I use a lot of technology that is developed in the US, and, consistently, when they ship that technology to ‘rest of the world’ they pass their support responsibilities so a distributor. While this looks like a good idea, the service the distributor delivers is usually poor.
Why is this acceptable, and as a customer, why do I have put up with this ? All this ìcustomer focusî and ìlistening to the customerî that we hear so much about from the Executives, doesn’t translate into customer support ?
It started out as …
I think that the roots of the business model started ten or more years ago when the Distributor was a specialist network company, with maybe three to five products. Often, those products were complementary, and this meant that knowledge and skills built up with the Distributor. Today, distribution is handled by large monolithic companies with little interest in product support and pay lip service to the idea at best. Not surprising when you consider that warehousing and distribution is a business about buying tonnes to ship kilos. Profits are made by keeping costs to the absolute minimum.
A business that has a core capability of low cost and high volume is not well positioned to make a successful technical support ecosystem. They are not going to see the value proposition of a high cost tech support function, except at contract negotiation.
Tech Support is difficult to do, and difficult to maintain
IT Managers are well versed in how much it costs to build a team of knowledgeable people who can resolve support problems. It is also difficult to keep them motivated, up to date and to have 24 hour support.
Then you have all the support systems that you need to maintain – help desk software, telephone and email systems, click to talk as well as the administrative overheads.
However, companies such as Cisco and Microsoft have demonstrated that the customer will pay for technical support but it must be of excellent quality, it must be well manned, and results must be delivered. Cisco in particular, has a most outstanding service capability and I postulate that this is a significant part of their success.
Are Americans limited in view ?
I am regularly told by people who visit the US, that Americans as a group are insular and have limited awareness of the global village. On this basis, maybe American executives are simply ‘handing off’ the global responsibilities and focussing on their own market and thus not really doing anything globally. They may even falsely believe that they are ëmanaging their global customersë. For example, there are 500 million people in the European Union, and 300 million in the US. There is a much larger revenue opportunity in the rest of the world, how can technology companies ignore this opportunity ?
I have not had the same experience with vendors located outside the US (although I note in passing that global companies with US management do seem to have the problem).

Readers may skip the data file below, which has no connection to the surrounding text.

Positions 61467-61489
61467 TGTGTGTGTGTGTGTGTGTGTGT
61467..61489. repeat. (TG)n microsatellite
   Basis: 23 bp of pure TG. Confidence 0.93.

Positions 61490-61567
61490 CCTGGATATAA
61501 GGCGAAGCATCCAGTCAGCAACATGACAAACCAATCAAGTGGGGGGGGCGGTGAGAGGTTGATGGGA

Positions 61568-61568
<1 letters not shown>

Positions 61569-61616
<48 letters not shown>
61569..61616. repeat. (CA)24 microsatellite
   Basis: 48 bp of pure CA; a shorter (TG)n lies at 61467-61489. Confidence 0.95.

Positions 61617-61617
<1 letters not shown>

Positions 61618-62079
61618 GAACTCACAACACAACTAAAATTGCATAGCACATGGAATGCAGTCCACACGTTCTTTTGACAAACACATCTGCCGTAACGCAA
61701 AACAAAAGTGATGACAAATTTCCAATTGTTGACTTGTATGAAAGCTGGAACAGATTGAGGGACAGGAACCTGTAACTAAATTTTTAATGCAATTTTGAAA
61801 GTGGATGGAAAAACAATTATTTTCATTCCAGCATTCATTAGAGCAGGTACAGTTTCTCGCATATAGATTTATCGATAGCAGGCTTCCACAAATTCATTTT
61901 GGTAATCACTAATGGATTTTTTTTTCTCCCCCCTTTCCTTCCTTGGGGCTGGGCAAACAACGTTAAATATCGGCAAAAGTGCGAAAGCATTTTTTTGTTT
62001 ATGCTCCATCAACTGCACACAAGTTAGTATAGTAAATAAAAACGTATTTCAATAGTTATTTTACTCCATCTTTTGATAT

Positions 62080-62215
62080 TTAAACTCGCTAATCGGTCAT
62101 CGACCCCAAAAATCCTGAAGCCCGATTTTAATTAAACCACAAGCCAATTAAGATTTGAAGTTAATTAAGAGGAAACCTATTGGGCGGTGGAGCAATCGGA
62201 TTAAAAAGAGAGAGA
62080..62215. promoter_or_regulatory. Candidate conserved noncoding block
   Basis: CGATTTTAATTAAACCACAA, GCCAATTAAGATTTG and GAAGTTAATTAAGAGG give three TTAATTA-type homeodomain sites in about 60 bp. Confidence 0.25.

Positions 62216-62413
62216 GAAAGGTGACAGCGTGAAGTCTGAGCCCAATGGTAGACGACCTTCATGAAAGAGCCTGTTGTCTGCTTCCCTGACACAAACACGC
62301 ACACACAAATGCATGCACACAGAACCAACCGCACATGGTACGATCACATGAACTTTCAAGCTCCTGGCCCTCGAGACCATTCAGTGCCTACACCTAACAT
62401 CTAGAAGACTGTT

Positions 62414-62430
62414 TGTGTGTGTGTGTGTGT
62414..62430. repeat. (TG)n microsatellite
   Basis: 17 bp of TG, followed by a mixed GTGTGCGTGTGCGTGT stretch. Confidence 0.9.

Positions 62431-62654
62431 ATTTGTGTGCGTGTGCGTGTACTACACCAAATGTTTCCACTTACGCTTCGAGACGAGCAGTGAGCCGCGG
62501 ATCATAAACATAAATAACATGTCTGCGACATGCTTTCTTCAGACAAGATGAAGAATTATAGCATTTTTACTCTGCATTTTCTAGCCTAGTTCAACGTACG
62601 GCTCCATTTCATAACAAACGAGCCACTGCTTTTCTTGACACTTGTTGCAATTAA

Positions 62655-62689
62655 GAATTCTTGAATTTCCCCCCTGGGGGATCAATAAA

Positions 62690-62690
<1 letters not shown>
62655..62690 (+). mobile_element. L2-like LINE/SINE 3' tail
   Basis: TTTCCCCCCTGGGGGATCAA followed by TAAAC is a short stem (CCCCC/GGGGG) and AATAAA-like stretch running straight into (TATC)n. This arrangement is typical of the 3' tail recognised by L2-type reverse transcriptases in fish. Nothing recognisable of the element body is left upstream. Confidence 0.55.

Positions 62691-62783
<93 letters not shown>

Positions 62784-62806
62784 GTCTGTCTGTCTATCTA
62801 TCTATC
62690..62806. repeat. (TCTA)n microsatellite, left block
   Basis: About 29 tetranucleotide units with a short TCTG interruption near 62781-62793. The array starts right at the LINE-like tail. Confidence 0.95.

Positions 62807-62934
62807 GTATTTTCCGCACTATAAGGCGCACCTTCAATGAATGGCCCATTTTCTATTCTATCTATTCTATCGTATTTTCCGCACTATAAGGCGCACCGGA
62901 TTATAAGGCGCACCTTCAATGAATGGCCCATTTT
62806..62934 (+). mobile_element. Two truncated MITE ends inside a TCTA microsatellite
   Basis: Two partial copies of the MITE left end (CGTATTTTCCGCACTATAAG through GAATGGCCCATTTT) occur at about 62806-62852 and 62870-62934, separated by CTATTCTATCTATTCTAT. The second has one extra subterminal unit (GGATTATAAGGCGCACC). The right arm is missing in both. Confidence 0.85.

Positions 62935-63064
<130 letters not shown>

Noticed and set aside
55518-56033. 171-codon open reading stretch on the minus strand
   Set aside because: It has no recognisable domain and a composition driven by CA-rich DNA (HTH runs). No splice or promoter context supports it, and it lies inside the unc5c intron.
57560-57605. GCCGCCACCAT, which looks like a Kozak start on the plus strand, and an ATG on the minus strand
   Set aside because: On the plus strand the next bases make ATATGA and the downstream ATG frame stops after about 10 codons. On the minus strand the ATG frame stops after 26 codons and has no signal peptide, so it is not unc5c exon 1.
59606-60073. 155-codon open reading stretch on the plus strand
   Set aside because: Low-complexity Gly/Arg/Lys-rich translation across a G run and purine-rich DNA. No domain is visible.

Long on talk – short on action
I recently bought maintenance contracts for two products with this model. The local sales office told me that (1) they did not provide any tech support outside of of USA and (2) was provided by the distributor. I was tempted to change my product choice once this was discovered, and now regret the decision to purchase these products. In both cases, there is only one person at the distributor who knows the products, they are often on site performing installation or sales calls and it can take days to get answers to problems.
On contacting the sales office, one company does not allow calls on the US head office at all. For the second, I could place calls on the US help desk if I really felt this was necessary, but they would only respond in US office hours because we did not have a 24 hour service contract with them. Of course US time is not European time and this was not an adequate solution. When working in other countries, I had the same problem. Obviously, neither of these solutions was acceptable.
Staffing Levels in the US even
I recently was working with a second tier network vendor, and I asked the exact question of how many staff were in their 24 hour helpdesk. The response was that they about 40 staff. When you do the numbers on this, you realise that they could not handle more than one Severity 1 support case at a time since they could not have more than two staff online at any time, and mostly only a single person. Which is ridiculous.
The most obvious point is to investigate how maintenance contracts are delivered when you are considering your product selection. It seems to be human nature to believe that the product will just work, because so many people do not investigate maintenance or how the support is delivered. This is particularly ironic when you consider how much talk about service and customer focus comes from the vendors.
The second point is that you need to understand the difference between tech support and software updates. Many companies do a good job on software updates, but a poor job at customer service. It is worth considering what you actually want , and understand that difference.
This is a difficult piece to write without sounding vaguely anti-American. So lets be clear, I think that the US has an excellent model for funding and developing technology companies, and the products are often excellent and that is why so many tech products comes from the US. I suspect its a cultural or historical problem that support outside the US isn’t addressed as a priority, but it might just be some poor experiences on my part. If so, apologies to all. But I am going to be looking carefully at my vendor choices and checking their support carefully before I recommend them to management as part of an architecture .